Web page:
🎧 Modernist BreadCrumbs | Episode 8: Breadbox

Listened to Modernist BreadCrumbs | Episode 8: Breadbox from Heritage Radio Network
Bread is immeasurable, no longer bound by precepts. The new dictum of baking bread is built on shapes and sizes we haven’t even dreamt of. This episode, the proverbial breadbox of the series, will hold all the bits of bread we haven’t gotten to yet, or have yet to be made.

This episode did a bit too much waxing poetic on bread. As a result, it probably would have done a far better job of having been episode one of the series instead of the last and instead edited to provide an introduction to bread and its importance. Even more so when I recall how dreadfully put together episode one of the series was.

On the science/tech front there were only one or two vignette’s here that were worth catching. The rest was just bread poetry.

One interesting aside was a short discussion about the “free” bread that restaurants often put out. Sadly, while still all-too-common, most places really put out bad bread instead of good bread. I often think how much I’d rather actually pay for such a product at a restaurant, particularly if it’s good. Perhaps I just need to leave more restaurants when they put out bad bread knowing that things probably aren’t going to improve?

Summary of the series: It wasn’t horrible, but it also wasn’t as great as I would have hoped. The primary hosts always sounded a bit too commercial and I felt like anytime I heard them I was about to hear a bumper commercial instead of the next part of the story. Somehow it always felt like the interviewer and the interviewee were never in the same room together and that it was all just cut together in post. It was painful to follow the first episode, but things smoothed out quickly thereafter and the production quality was generally very high. Sadly the editorial didn’t seem to be as good as the production value. I almost wonder if the book went out and hired a network to produce this for them, but just found the wrong team to do the execution.

Too often I found myself wishing that Jeremy Cherfas had been picked up to give the subject a proper 10+ episode treatment. I suspect he’d have done a more interesting in-depth bunch of interviews and managed to weave a more coherent story out of the whole. Alas, twas never thus.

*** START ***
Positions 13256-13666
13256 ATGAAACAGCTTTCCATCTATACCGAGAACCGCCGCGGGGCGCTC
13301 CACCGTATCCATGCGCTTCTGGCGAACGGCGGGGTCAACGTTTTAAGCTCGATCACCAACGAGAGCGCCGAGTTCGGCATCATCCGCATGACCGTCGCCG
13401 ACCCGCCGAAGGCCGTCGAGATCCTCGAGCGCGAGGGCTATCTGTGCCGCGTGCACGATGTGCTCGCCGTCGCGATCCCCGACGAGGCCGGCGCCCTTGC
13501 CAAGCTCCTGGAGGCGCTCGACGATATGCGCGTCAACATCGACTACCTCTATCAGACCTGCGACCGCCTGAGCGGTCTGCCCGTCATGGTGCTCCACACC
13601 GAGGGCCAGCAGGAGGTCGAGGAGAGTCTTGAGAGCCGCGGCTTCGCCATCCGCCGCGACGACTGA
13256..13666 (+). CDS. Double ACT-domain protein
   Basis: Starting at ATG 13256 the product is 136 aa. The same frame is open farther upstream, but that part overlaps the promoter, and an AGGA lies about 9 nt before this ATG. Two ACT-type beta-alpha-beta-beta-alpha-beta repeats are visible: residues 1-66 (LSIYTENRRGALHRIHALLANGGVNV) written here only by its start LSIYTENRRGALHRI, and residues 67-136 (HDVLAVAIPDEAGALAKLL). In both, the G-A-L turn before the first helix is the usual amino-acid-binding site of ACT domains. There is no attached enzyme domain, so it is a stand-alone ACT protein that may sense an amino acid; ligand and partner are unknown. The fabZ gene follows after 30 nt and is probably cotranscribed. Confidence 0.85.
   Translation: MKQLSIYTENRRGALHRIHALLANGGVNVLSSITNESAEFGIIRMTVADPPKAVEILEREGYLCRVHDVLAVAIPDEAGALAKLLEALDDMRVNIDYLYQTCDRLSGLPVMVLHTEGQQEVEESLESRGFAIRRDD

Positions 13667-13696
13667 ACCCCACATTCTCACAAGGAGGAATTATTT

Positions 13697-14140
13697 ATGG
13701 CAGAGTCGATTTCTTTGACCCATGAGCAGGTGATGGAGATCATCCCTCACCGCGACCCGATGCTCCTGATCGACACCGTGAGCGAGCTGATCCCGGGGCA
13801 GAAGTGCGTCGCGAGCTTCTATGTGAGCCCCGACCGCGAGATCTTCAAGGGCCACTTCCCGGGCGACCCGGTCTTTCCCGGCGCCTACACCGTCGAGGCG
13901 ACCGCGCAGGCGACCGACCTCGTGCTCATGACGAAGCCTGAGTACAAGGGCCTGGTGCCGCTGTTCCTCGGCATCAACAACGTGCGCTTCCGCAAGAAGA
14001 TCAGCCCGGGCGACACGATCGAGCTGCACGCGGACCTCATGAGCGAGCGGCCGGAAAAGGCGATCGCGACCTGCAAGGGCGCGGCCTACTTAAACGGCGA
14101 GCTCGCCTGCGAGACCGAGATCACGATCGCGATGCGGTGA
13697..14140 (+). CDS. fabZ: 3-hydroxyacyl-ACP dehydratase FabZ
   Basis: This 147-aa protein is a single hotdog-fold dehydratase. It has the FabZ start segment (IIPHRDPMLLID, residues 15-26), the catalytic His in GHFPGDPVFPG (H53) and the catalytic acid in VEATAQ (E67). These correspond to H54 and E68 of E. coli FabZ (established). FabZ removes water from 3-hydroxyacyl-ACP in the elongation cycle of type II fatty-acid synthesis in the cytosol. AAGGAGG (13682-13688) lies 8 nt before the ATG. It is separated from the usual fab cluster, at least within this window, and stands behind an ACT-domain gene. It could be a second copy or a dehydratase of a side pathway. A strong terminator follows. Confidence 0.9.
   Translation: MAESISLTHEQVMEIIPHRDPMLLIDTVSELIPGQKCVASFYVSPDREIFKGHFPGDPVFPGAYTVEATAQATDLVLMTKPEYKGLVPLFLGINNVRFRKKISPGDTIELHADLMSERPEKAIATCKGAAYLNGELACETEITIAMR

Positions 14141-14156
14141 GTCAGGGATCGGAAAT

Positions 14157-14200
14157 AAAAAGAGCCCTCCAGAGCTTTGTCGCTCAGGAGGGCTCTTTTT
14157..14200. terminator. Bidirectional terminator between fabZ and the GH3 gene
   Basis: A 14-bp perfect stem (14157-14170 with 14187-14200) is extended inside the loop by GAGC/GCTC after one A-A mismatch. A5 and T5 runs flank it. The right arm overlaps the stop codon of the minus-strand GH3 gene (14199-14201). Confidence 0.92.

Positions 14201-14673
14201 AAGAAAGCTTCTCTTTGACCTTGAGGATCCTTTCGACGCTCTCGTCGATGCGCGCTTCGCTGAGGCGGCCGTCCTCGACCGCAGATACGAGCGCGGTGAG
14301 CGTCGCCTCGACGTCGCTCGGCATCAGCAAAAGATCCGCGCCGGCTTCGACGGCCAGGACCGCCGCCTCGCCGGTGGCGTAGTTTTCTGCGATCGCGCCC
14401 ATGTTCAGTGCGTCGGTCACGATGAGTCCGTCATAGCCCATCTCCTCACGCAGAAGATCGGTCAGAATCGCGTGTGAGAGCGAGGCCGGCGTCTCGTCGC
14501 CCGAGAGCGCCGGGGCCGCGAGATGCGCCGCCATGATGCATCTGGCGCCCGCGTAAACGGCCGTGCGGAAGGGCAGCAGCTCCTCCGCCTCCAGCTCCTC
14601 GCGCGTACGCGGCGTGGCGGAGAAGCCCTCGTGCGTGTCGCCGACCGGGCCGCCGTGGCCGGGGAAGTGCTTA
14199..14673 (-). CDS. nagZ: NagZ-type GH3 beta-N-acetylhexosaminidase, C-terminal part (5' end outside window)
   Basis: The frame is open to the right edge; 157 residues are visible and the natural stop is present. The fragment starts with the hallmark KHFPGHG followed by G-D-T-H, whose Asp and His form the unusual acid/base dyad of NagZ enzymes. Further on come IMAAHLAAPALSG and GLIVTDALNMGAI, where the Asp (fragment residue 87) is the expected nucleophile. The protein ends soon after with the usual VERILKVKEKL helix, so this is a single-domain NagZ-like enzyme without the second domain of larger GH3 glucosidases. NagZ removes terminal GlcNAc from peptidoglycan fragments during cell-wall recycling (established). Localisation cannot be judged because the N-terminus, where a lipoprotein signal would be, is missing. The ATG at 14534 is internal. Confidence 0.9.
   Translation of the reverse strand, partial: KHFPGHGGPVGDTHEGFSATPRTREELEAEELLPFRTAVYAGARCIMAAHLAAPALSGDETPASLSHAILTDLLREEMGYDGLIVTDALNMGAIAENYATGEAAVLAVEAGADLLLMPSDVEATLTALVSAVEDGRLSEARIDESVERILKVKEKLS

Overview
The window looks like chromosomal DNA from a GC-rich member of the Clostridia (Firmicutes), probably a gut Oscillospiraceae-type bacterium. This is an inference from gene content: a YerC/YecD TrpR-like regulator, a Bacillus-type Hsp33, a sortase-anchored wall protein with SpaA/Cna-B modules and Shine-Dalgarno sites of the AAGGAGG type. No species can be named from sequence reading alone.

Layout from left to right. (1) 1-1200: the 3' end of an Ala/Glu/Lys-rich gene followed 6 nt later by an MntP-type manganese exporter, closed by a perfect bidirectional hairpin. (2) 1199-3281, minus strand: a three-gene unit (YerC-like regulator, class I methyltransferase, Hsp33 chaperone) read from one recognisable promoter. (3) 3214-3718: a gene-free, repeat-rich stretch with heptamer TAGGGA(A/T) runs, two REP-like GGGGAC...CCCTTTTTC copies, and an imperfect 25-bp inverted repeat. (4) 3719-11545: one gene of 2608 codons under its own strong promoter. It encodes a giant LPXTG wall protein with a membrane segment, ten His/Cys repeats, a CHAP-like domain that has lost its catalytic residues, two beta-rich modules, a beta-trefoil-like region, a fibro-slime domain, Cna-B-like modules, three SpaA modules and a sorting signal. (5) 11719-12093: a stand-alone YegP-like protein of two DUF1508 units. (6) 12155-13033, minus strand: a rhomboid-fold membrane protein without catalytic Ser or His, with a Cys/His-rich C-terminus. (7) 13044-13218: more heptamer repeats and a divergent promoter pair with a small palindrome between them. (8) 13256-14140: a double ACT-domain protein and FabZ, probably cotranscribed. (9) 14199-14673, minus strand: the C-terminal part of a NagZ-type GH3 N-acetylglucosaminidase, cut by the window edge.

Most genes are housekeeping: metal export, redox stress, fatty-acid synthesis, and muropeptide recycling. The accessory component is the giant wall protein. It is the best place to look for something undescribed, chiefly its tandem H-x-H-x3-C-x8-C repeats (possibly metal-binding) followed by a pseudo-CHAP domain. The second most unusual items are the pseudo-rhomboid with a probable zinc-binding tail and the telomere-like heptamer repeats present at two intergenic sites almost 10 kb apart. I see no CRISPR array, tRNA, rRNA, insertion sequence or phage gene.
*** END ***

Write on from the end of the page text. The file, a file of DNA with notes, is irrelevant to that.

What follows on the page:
️ Modernist Bread by Nathan Myhrvold, Francisco Migoya

Wished for Modernist Bread (The Cooking Lab)
Modernist Bread: The Art and Science is a revolutionary new understanding of one of the most important staples of the human diet. Created by the team that published the award-winning Modernist Cuisine: The Art and Science of Cooking, this massive treasury of practical knowledge and groundbreaking techniques captures over four years of independent research and collaborations with leading industry professionals; the result is the most in-depth look at bread to date. Stunning photography brings the complete story of bread to life across five volumes—uncover its incredible history, loaves from every corner of the world, and the breath-taking beauty of scientific phenomena at work above and below the crust. In addition, you will discover innovative recipes and techniques developed by the Modernist Cuisine team that have not been published anywhere else. Housed in a sleek stainless steel case, this five-volume set contains more than 1,500 traditional and avant-garde recipes, as well as a wire-bound kitchen manual so that you can easily bring all of the recipes into the kitchen in one compact collection. Spanning over 2,300 pages, Modernist Bread will become an invaluable resource for anyone who has a thirst for knowledge about bread or wants to advance their craft. This book is a call to arms for any baker—whether you are a strict traditionalist, avid modernist, home baker, restaurant chef, or an artisanal baker—to embrace the possibilities of invention and follow your inspiration to make breads in your own way. The Modernist Cuisine team is an interdisciplinary group in Bellevue, Washington, founded by Nathan Myhrvold. The team comprises scientists, research and development chefs, a full editorial and photography department, and business and marketing staff—all dedicated to advancing the science of the culinary arts through creativity and experimentation.
I thought McGee’s 60 page synopsis of milk was interesting, but how is this to compare to a $520.00 treatise on bread that spans over 2,600 pages?

I’m thinking this would be an awesome Christmas present!! Hint, Hint